What Does A Life In Love With Jesus Look Like?
On May 24th, Liz and I will have been married forty-two years. In some ways, it seems like we just met in 1979 in San Diego, dated, got engaged, and married in May of 1980, about three weeks after I graduated from Azusa Pacific University. Wow. How quickly does time pass. One minute you are on your honeymoon, and the next thing you know, you receive brochures reminding you it’s time to apply to Medicare. My advice is simple: Enjoy the wife/husband of your youth and enjoy the journey.
If you asked me to give you tips regarding what a loving marriage looks like, I could easily click off the points we’ve learned by living life to the fullest.
- Make sure Jesus is at the center of the relationship. He is the glue and the guide.
- Keep the Word of God central. It’s the source of light for your lives like nothing else.
- Men: Recognize she needs your shoulder more than your mouth.
- Women: Recognize he needs to know that you respect him above all else.
- Resolve to forgive and forget. Never drag infractions and sins you have forgiven into a new argument to give yourself a winning edge.
- Never stop dating each other.
- Never stop doing romantic things.
- Never stop telling each other that you are still in love.
- Face hardships as a team, not as opponents.
- Be gracious and kind to each other.
- No name-calling or use of profanity. As Paul states, let your speech be seasoned with salt (Col. 4:6).
- Manage your money well, or it will mangle your marriage.
- Be unified regarding how to raise the children.
- Daily strive to be selfless servants of each other (Mark 10:45).
- Go to a Christian marriage conference now and then. Tune-ups are great.
- Read Christian books about marriage and commit to applying what you learn. Love & Respect by Dr. Emerson Eggerichs is a great starter book.
- Confess your sin to each other. Yes, keep the sin slate clear.
I could go on, but I’m sure you get the point. You need to do foundational things to build a marriage that lasts until God calls you home. We are living proof these concepts work.
Turning from our physical relationships to our relationship with Jesus, the same premise holds true for His saints. Quality relationships don’t just happen. They take hard, honest work and commitment to sound principles. Looking at our relationship with Jesus, John wrote eloquently and insightfully in First John 1:1-2:2 concerning how to make sure we have intimate fellowship with Him no matter what life hurls at us. Intimacy with Jesus became compromised in the churches he shepherded in Asia Minor because of the infiltration of divisive false doctrine. It’s true. If you are fighting with another saint, it’s hard to keep the trauma from negatively impacting your closeness with Christ. This is why John gave us nine concepts to remember and apply. Whether developing a confessional life or just recognizing Jesus is your defense attorney in God’s heavenly court when (not if) you sin, observance of these truths breathes life into your relationship with the Lord.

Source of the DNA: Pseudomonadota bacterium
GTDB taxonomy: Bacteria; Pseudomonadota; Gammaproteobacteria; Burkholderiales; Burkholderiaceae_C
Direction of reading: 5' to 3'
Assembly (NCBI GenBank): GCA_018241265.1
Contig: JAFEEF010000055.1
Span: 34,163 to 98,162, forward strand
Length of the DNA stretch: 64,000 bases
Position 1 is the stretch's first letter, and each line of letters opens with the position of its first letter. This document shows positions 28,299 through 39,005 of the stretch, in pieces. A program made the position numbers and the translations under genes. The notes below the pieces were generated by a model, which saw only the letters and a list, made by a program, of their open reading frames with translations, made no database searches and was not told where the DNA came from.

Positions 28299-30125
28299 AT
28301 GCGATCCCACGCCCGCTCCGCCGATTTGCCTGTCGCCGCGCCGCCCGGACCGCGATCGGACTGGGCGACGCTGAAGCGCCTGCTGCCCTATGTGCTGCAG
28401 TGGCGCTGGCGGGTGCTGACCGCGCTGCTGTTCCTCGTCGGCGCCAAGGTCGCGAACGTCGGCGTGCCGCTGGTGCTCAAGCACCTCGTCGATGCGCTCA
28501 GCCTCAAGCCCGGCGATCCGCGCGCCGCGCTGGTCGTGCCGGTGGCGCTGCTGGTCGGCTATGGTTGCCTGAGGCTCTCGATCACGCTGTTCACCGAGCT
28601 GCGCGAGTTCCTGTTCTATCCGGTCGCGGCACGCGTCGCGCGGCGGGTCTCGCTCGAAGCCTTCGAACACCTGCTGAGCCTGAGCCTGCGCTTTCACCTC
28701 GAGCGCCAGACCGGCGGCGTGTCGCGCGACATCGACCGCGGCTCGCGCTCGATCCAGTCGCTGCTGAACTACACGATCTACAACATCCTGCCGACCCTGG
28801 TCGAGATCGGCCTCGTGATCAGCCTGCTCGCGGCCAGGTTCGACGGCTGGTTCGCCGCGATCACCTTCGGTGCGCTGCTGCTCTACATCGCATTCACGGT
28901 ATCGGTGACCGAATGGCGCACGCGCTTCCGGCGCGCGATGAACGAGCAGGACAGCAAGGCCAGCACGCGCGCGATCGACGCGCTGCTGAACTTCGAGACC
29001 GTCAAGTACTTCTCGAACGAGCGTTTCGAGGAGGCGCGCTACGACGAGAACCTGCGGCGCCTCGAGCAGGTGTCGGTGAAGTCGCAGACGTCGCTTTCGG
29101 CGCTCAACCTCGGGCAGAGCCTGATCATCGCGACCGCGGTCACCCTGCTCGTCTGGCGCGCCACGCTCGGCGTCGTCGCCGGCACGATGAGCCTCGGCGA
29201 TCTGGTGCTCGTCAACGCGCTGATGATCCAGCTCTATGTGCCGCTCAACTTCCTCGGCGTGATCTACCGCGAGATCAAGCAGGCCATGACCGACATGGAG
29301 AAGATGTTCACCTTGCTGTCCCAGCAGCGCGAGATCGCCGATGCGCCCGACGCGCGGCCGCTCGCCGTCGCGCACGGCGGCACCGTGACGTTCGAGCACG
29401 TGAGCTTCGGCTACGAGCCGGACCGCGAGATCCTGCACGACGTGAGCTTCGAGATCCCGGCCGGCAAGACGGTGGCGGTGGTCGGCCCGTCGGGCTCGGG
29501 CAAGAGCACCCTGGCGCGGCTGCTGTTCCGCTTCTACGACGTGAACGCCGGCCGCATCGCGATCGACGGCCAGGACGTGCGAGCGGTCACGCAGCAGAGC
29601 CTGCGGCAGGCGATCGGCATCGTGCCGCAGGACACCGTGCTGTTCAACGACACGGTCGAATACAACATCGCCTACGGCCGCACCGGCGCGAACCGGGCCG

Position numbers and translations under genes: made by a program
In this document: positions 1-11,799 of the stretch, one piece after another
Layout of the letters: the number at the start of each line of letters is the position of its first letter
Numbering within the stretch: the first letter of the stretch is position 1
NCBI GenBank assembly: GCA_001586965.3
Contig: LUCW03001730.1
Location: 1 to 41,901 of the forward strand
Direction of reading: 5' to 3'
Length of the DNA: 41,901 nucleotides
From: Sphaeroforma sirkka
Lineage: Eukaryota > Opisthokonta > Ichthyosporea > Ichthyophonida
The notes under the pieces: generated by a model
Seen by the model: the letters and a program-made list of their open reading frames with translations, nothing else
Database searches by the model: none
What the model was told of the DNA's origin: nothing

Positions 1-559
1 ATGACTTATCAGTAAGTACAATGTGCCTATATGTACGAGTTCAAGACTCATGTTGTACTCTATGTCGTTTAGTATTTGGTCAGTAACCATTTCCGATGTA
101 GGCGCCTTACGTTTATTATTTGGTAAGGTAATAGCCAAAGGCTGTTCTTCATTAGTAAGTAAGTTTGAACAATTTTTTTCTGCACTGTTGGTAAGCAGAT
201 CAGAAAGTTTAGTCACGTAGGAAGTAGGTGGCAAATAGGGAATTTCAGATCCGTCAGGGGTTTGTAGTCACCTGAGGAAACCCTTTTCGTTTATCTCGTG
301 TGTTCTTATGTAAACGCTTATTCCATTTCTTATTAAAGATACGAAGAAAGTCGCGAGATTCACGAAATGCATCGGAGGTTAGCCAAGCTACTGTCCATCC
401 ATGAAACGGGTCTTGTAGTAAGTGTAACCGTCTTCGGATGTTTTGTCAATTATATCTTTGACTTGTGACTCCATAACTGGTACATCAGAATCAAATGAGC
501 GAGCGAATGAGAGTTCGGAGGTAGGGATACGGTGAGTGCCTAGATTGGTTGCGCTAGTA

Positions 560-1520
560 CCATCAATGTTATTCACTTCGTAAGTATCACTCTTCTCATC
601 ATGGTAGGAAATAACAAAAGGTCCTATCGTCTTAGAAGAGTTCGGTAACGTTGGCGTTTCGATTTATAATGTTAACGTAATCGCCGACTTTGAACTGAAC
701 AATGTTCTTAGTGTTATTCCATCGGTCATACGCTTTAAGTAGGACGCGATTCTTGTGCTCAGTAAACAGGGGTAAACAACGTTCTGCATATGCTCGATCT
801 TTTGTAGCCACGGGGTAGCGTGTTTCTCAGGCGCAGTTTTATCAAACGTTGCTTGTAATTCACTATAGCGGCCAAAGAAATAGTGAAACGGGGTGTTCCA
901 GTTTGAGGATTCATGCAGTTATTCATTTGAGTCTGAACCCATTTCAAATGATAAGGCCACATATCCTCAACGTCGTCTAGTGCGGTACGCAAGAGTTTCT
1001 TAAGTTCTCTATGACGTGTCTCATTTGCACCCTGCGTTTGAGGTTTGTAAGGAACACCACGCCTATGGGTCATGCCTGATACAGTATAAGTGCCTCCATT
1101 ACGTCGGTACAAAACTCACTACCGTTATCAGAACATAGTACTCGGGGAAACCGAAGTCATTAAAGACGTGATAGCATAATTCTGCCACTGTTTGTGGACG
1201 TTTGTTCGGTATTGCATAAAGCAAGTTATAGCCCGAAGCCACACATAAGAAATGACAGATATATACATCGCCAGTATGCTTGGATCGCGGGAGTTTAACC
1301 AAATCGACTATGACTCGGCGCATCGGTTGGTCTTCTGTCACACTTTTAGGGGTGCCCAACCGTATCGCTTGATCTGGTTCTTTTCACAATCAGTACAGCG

John, of course, has more to say about all of this. With verses three through eleven of chapter two, the wise disciple, who had walked with Jesus for some seventy years, addresses a question all believers should want the answer to:
What Does A Life In Love With Jesus Look Like? (1 John 2:3-11)
Three things stand out in this section:
You, The Christian, Obey His Commands (1 John 2:3, 5)
First, let’s read the texts in question and then reevaluate and make some salient observations:
3 And by this we know that we have come to know Him, if we keep His commandments.
5 but whoever keeps His word, in him the love of God has truly been perfected. By this we know that we are in Him:
The opening connective/conjunction “and,” kai (Καὶ) tells us what John teaches in the ensuing verses is related to what he already discussed. This means he continues to develop thoughts about how a Christian maintains a rich, abiding fellowship and intimacy with Jesus. In First John 1, verse 3, he speaks about how he desires believers to have fellowship with the Father and the Son. In verse 5 of chapter 1 through chapter 2, verse 3, he uses a plural pronoun, “we,” to demonstrate and underscore how he includes himself in what he taught about fellowship. He would have used " you " language if he desired to speak with non-Christians or people who merely professed faith but didn’t possess it; he would have used “you” language. But he didn’t because he addresses Christians directly.
Keeping this contextual information in mind, let’s turn our attention to what John says in the verses before us.
3 And by this we know that we have come to know Him, if we keep His commandments.